Leadership is personal, and in focusing on business goals, leaders can detach themselves from the human element in the workplace. Yet building trust and making a personal connection are key to motivating and engaging employees, which in turn are essential to delivering business results.
A recent study published in Harvard Business Review found three elements necessary for leaders to build trust among employees: positive relationships, good judgment/expertise, and consistency. Positive relationships ranked most important.
Building Positive Relationships is More Important Now Than Ever Before
The study defined “positive relationships” with examples including balancing results with concern for others, staying in touch on their issues and concerns, generating cooperation and resolving conflict with others, and giving honest feedback in a helpful way.
For a leader, building positive relationships goes beyond having conversations about job responsibilities or performance requirements. It means prioritizing time to be visible and consistently connecting with team members where they are. It means showing concern and respect by listening to what people say and responding to what they need.
To make this a habit in your operation, consider:
- Managing by “walking around” (or being present on video calls, these days) to see employees in their day-to-day environment. Ask them what they are working on and listen to their updates and concerns. Stop by the break room, if you’re on-site to say hello at a distance and take the opportunity to hear what people are up to. Take notes on items that need your attention, ensure there is follow-up and prompt response.
- Scheduling regular touchpoints to engage with employees face-to-face via video. In addition to more formal Town Hall meetings, consider informal interactions such as a video lunch for people with birthdays each month, or a casual visit to a manager’s team meeting or huddle. Ask employees what they need to get the job done. When appropriate, share your goals and ask for their input. Above all, listen to what they have to say to show you value them and their contributions.
- Celebrating team and individual accomplishments. Everyone wants to feel appreciated and know that their efforts matter. When team goals are met or individuals go above and beyond what is expected, take the opportunity to personally thank the people involved, whether on a video call or by sending a personal note in the mail. This will help strengthen your relationships and reinforce the importance of their work to business success.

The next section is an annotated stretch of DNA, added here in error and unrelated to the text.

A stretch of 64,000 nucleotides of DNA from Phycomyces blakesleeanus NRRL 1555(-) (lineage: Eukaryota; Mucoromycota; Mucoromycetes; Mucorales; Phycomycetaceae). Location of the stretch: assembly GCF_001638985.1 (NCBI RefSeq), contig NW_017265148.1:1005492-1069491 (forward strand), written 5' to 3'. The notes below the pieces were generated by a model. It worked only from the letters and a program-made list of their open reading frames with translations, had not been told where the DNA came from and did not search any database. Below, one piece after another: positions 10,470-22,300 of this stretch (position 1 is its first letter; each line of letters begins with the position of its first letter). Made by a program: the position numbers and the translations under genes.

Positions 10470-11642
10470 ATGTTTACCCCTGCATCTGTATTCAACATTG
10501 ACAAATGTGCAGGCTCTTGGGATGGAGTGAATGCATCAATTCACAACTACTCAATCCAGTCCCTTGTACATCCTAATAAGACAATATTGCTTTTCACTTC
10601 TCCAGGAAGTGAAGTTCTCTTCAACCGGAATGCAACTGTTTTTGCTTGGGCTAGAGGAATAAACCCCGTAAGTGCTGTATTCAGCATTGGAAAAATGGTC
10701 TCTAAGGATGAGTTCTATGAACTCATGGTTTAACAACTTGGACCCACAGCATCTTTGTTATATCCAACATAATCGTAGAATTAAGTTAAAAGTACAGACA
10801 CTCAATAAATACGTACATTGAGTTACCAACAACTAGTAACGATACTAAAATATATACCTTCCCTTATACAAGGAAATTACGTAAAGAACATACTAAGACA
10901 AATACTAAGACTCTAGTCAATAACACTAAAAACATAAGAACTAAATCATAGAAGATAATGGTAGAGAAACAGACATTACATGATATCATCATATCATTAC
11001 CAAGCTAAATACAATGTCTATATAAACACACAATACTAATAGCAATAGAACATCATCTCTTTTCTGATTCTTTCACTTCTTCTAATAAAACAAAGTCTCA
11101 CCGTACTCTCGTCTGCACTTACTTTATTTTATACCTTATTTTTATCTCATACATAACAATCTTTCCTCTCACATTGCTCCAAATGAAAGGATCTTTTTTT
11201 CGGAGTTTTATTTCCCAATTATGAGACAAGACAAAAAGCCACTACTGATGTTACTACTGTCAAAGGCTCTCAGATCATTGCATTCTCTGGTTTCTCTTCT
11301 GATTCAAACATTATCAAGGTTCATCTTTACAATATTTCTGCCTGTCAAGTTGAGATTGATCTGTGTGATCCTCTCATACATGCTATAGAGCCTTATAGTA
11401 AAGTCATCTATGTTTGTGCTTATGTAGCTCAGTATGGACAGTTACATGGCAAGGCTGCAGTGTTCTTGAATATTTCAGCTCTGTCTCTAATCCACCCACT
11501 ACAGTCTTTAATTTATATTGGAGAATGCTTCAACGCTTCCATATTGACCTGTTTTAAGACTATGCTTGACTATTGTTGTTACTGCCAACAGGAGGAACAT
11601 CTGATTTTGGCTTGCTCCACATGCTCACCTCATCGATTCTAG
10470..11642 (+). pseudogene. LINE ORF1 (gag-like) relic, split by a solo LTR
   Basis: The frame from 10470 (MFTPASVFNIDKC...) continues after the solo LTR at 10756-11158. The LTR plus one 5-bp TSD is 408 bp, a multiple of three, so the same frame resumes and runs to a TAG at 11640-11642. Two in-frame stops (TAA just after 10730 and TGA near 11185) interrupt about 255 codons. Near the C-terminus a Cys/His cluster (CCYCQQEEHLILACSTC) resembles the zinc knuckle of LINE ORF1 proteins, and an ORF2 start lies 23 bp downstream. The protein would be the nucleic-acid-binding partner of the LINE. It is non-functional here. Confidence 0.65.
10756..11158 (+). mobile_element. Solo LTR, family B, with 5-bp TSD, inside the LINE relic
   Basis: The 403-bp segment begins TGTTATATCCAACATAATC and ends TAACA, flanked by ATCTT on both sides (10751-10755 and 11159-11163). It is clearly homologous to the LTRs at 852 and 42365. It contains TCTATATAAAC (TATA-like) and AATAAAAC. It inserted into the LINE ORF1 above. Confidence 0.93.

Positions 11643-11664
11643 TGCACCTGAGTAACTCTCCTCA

Any of these connection points offer opportunities to get to know employees personally. In addition to asking about work-related topics, observe their at home, or on-site workspace to understand more about what they enjoy and what is important to them. Ask about a photo or something interesting in their work area, talk about a favorite sports team, about their family, or what they enjoy doing outside of work. Talk about things you have in common that will help them get to know you, as well as you knowing more about them. What are the big and little things that matter to them? What are they excited about?
Leading With Emotions in Mind
Another HBR article some years ago examined the sociological and psychological literature about what people look for in leaders. It found that people seek, admire, and respect leaders who produce within them three emotional responses.
- The feeling of significance: People want to feel valued and know that they really matter—no matter how they contribute to an organization. Feeling significant leads to loyalty.
- The feeling of community: Community occurs when people feel a sense of purpose around work and feel a part of something larger than them.
- The feeling of excitement: People want excitement and challenge in their lives. Energy from a leader keeps followers engaged and can inspire them to become leaders.
Keeping employee needs in mind and making purposeful efforts to find a shared connection will build loyalty and trust that will ultimately help team members be better connected with leaders and the business goals, even through the most challenging times.
What are some ways you might make better connections with employees?
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